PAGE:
Imperialism, FLOSS and War

RiveraValdez at

The sovereignty in discussion here looks just like the technology independence necessary for the states to go to war. So, would this be something like, “let’s go to war, genocide, devastation, and all kind of abominations, but with free software that’s ethic and respect the users' freedoms”?

A relevant debate to have.

Some definitions:

“Free software” means software that respects users' freedom and community.

In this case is clear that there's no freedom through war development - war is by definition the negation of freedom to all the people involved, who suffer permanent atrocities, except just the very few beneficiaries who profit from it -, and community only can mean (specially talking about software and in an Internet era) the whole world, the all-humanity community. To respect freedom and community must mean to oppose war - which in turn must mean to oppose the social class and regime who impulse the war initiative.

Free software means the users have the freedom to run, copy, distribute, study, change and improve the software.
Free software is a matter of liberty, not price. To understand the concept, you should think of “free” as in “free speech”, not as in “free beer”.

Liberty and free speech are two of the first things that get obliterated by war...

Free software (or libre software) is computer software distributed under terms that allow users to run the software for any purpose as well as to study, change, and distribute it and any adapted versions. Free software is a matter of liberty, not price: all users are legally free to do what they want with their copies of a free software (including profiting from them) regardless of how much is paid to obtain the program. Computer programs are deemed "free" if they give end-users (not just the developer) ultimate control over the software and, subsequently, over their devices.

"All users are legally free to do what they want with their copies" is typically the premise that conflicts with the "respect for users' freedom and community". In this case, "all users" includes the army high command, and, "to do what they want" implies its use with the purpose of end people's freedom and communities existence.

Clearly it's not the same to analyze this concepts in times of peace (where are those times?), but all this seems to call for a wider view and strategy.


EVAnaRkISTO shared this.

Armies, as all capitalists companies and organizations, embrace free software mostly because it's free (in price). They don't care about communities at all. In fact, governements are trying to make encryption illegal for civilian users.

I don't want armies, so I don't care about their sovereignty, but some interesting questions arise: Should be free software used by anybody who don't respect freedom? Should free software licenses include some clause to deny that? If so, would it be really free?

My answers are no, maybe and no.

EVAnaRkISTO at 2020-12-03T16:50:34Z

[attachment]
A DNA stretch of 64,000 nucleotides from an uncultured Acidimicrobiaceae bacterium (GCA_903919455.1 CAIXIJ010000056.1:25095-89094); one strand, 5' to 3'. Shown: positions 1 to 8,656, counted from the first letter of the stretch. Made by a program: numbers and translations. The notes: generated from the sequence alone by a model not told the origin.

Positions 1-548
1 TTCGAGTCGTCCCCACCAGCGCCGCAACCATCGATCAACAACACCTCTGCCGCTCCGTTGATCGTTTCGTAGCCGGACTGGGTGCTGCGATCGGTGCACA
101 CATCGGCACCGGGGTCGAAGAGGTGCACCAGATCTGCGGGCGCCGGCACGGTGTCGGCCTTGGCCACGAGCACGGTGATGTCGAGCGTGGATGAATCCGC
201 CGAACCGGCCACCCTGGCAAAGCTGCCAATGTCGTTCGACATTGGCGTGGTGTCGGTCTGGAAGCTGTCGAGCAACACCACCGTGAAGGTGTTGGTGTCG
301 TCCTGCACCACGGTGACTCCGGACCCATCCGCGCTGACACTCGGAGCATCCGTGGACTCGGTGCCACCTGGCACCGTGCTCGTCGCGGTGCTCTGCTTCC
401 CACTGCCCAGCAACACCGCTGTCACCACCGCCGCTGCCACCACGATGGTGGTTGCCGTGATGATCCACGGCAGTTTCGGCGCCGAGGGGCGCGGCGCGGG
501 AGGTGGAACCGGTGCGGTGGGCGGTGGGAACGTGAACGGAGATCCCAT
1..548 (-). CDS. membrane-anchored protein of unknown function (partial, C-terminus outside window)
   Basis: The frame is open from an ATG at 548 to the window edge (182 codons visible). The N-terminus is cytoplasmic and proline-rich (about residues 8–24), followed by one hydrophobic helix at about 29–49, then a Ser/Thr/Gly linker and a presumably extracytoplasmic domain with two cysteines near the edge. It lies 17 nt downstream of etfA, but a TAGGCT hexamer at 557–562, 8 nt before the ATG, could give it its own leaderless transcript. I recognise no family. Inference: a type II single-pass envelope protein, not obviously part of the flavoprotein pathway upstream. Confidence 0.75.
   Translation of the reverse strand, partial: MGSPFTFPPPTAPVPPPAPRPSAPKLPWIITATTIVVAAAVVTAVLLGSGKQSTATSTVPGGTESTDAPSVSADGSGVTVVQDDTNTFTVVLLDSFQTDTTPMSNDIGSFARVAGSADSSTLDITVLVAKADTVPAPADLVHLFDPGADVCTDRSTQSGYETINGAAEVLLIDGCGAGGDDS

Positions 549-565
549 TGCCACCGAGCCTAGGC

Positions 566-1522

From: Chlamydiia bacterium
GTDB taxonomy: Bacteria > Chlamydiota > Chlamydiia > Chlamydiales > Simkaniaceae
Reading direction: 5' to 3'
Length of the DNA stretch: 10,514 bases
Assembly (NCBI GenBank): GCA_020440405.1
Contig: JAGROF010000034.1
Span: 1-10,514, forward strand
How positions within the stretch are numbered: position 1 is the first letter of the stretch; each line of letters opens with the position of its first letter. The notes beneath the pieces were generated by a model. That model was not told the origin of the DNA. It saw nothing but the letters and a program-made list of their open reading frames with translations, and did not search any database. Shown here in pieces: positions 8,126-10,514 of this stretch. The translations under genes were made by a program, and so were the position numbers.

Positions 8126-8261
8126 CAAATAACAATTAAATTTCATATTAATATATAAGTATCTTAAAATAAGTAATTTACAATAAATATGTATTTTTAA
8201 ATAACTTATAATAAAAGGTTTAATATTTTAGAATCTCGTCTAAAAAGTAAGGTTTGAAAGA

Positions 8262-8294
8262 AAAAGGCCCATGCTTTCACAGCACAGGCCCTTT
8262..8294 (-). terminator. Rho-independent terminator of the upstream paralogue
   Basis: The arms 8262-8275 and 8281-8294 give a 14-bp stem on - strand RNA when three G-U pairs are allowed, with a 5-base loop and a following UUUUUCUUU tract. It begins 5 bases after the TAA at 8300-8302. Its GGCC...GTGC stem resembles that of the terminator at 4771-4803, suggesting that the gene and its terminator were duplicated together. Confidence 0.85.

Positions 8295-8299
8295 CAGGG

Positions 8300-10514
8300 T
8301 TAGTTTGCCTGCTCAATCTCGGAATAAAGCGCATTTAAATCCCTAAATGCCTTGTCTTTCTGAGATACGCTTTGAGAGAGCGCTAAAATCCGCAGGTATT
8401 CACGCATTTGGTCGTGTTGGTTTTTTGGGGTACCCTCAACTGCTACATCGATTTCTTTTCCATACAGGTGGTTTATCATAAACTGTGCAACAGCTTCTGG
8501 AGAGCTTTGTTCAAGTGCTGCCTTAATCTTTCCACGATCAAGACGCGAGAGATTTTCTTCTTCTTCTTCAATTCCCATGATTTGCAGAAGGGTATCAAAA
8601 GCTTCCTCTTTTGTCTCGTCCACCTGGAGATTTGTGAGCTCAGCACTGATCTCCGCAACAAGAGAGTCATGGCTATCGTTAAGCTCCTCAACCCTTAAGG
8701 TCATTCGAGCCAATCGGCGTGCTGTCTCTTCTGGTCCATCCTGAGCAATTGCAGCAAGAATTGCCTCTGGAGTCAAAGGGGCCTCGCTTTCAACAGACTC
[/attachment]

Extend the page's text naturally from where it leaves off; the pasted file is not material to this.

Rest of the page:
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It seems more and more like an unavoidable issue. In my opinion 'freedom' has and will always have limits. Trivially, there's no sense in a concept of 'individual freedom' that goes against or doesn't take in account the general/social/community welfare. Concomitantly, humanity welfare requires the maximization of individual freedom, for numerous reasons, the most simple one, that humanity as a whole is compound of individual humans, so, there's no sense in a social welfare that depends on individual misery...
To avoid confusion: capitalism is the violation and destruction of all forms of social and general freedom, except for the freedom of a marginal social minority (capitalist class) to live and feed upon the exploitation and oppression of the immense social majority (working class).
So, only in a social regime where there's no exploitation neither oppression will social welfare and individual freedoms be a couple of the many aspects of the one and same thing.
Meanwhile, a free (as in freedom) software license that allows to weaponize such software seems not only as morally wrong, but also as logically absurd: weapons of invasion are by definition against people's freedom and communities welfare (we're not talking here about weapons for defense, like if we were under menace from some extraterrestrial force...). But, the use of free software by states and armies (both oppression apparatus) means also - maybe - more development of free software which could also be use by people around the world with all the benefits it has.
I'm under the impression that this issue has been discussed before, and that there is some license that prohibit military use of free software..., can't remember right now.
Clearly there's no sense in vindicate "free software and peoples' freedoms" when that means to kill and oppress people with weaponry (which today will be used by imperialist forces to invade and looting upon weaker nations)...
Don't know the answer, but seems to need further discussion, don't you think?

RiveraValdez at 2020-12-07T00:51:11Z

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» RiveraValdez:

“[...] Don't know the answer, but seems to need further discussion, don't you think? [...]”


EVAnaRkISTO at 2020-12-07T16:14:24Z

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